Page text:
Agnew Travel Guide

  • Agnew Hotel, Western Australia
    Agnew Hotel, Western Australia
    by CatherineReichardt
  • Display boards on Agnew
    Display boards on Agnew
    by CatherineReichardt
  • Old stamp mill, Agnew
    Old stamp mill, Agnew
    by CatherineReichardt

Agnew Things to Do

  • CatherineReichardt's Profile Photo
    Old stamp mill, Agnew 2 more images

    by CatherineReichardt Updated Sep 12, 2011

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    A collection of old mining equipment from what was formerly East Murchison Union Gold Mine has been assembled opposite the refurbished Agnew Pub. There are also a number of very informative boards which provide a good layman's introduction to how this equipment would have been used and the way the town must have looked like in its heyday in the mid 20th century.

    This is a good place to stop for a few minutes if you're driving through this part of the Gold Fields and need a break. Ideally, go into the Agnew Pub, order your food and then wander around the exhibit until lunch is on the table!

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Agnew Warnings and Dangers

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    Feral ram at Agnew

    by CatherineReichardt Updated Sep 12, 2011

    2.5 out of 5 starsHelpfulness

    I don't like goats much ... in fact I don't like goats one little bit, as - with the notable exception of people - they are about the most destructive species on the planet.

    Australia has a major problem with feral species of all sorts - usually domestic animals that have been introduced from elsewhere and have escaped into the ecosystem, where they have successfully outcompeted native species. When Aussies talk about problems with feral animals, most people think of the damage caused by rabbit infestation (which caused a rabbit proof fence to be erected the length of Western Australia - approximately 3,250km - to check their eastward expansion in the early part of the 20th century), but few tourists realise that species such as cats and goats have also wrought huge ecological damage.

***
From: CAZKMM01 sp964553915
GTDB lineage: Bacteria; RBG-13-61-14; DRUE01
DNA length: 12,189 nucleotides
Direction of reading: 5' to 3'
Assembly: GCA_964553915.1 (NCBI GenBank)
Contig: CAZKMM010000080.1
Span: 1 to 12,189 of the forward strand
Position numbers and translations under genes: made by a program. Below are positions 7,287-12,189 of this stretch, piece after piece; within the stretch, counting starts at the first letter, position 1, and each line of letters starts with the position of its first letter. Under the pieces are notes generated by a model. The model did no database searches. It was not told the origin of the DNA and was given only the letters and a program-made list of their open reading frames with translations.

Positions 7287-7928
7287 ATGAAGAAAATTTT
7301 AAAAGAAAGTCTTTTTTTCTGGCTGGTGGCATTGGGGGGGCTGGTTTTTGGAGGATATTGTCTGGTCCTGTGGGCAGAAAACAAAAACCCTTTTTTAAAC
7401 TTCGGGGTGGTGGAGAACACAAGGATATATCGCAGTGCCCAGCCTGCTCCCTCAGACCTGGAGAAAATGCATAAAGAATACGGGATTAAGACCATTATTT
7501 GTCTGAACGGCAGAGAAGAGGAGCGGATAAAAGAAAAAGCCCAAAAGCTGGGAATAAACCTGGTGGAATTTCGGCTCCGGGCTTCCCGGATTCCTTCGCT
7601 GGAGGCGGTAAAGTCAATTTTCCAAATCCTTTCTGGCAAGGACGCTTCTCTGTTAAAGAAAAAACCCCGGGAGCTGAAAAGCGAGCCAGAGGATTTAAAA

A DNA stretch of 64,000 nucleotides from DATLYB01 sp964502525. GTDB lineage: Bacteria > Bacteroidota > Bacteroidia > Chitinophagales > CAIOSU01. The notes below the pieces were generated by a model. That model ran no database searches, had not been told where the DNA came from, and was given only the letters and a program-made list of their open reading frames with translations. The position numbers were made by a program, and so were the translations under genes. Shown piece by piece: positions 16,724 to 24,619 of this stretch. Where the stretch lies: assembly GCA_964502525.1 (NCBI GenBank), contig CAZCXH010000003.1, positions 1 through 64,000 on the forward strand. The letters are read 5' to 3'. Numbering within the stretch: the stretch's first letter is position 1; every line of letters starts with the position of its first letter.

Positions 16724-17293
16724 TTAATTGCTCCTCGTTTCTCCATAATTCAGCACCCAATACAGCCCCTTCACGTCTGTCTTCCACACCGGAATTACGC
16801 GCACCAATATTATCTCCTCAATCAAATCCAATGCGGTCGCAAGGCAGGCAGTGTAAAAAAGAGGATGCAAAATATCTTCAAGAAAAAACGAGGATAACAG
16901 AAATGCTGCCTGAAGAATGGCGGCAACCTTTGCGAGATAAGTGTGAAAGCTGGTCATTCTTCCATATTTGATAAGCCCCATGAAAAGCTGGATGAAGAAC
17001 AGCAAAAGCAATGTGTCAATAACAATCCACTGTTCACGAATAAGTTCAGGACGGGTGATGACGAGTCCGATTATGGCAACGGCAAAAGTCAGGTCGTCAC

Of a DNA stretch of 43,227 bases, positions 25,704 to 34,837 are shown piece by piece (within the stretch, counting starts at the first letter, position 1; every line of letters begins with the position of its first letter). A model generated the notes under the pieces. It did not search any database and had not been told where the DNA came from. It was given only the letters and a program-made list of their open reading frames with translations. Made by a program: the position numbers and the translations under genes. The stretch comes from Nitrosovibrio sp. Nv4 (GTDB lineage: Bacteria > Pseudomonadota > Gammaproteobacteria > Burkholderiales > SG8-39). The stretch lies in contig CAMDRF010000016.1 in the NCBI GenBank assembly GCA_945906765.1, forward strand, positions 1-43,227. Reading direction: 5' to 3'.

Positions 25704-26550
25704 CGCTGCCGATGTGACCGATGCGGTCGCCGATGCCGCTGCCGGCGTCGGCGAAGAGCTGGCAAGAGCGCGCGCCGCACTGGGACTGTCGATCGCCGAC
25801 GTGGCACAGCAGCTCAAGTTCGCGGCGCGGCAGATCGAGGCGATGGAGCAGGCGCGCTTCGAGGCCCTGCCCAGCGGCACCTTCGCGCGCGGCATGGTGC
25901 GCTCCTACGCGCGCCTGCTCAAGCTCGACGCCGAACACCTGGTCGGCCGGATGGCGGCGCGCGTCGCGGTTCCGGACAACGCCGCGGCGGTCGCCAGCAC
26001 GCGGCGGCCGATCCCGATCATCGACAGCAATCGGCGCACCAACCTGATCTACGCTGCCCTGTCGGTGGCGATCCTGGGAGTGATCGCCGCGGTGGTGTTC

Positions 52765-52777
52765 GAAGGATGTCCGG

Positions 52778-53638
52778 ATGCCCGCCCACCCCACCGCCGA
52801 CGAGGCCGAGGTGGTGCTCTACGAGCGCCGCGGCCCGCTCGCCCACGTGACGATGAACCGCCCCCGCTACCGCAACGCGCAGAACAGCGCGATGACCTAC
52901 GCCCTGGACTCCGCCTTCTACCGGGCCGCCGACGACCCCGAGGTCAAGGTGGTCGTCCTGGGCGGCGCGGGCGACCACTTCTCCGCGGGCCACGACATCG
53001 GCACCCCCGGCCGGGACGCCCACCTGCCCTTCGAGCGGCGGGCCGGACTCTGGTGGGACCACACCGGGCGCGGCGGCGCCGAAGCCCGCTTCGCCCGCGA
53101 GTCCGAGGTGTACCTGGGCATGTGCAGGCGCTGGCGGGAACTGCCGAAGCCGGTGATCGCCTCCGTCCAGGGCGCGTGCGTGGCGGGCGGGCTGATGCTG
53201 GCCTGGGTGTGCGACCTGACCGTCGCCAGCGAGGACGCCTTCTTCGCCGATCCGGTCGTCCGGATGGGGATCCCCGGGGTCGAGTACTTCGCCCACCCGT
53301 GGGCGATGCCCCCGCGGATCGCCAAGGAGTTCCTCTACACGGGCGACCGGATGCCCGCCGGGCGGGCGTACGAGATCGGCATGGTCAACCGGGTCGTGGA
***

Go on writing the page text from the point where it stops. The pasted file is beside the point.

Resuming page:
The biggest problem with goats is that they eat anything and everything. Unlike sheep, which will graze a plant down to the ground (from where it can shoot again), goats actively grub for roots as well, killing the plant and exposing the disturbed land surface to erosion. Similarly, rather than just browsing leaves, goats also 'ring bark' shrubs and trees, which prevents the plant from transferring water and nutrients from root to leaf. They also consume grazing resources that would otherwise support native species such as kangaroos.

    From the size and condition of some feral goats, it would appear that they find West Australian conditions very much to their liking. The mature ram in the photo was massive by anyone's standards, with enormous recurved horns, and it's not difficult to appreciate how such an opportunistic survivor species could outcompete native species that evolved in an isolated environment with limited competition for resources.

    Management of feral goats is a headache for pastoralists across Western Australia who lose a significant proportion of their grazing to these unwanted alien invaders. The most commonly employed management method is to shoot the goats, with the meat being mostly exported to the Middle and Far East. Some feral goats are also captured and exported to market as part of the controversial live animals trade from Perth to the Middle East, which is widely opposed by animal rights activists as being inhumane.

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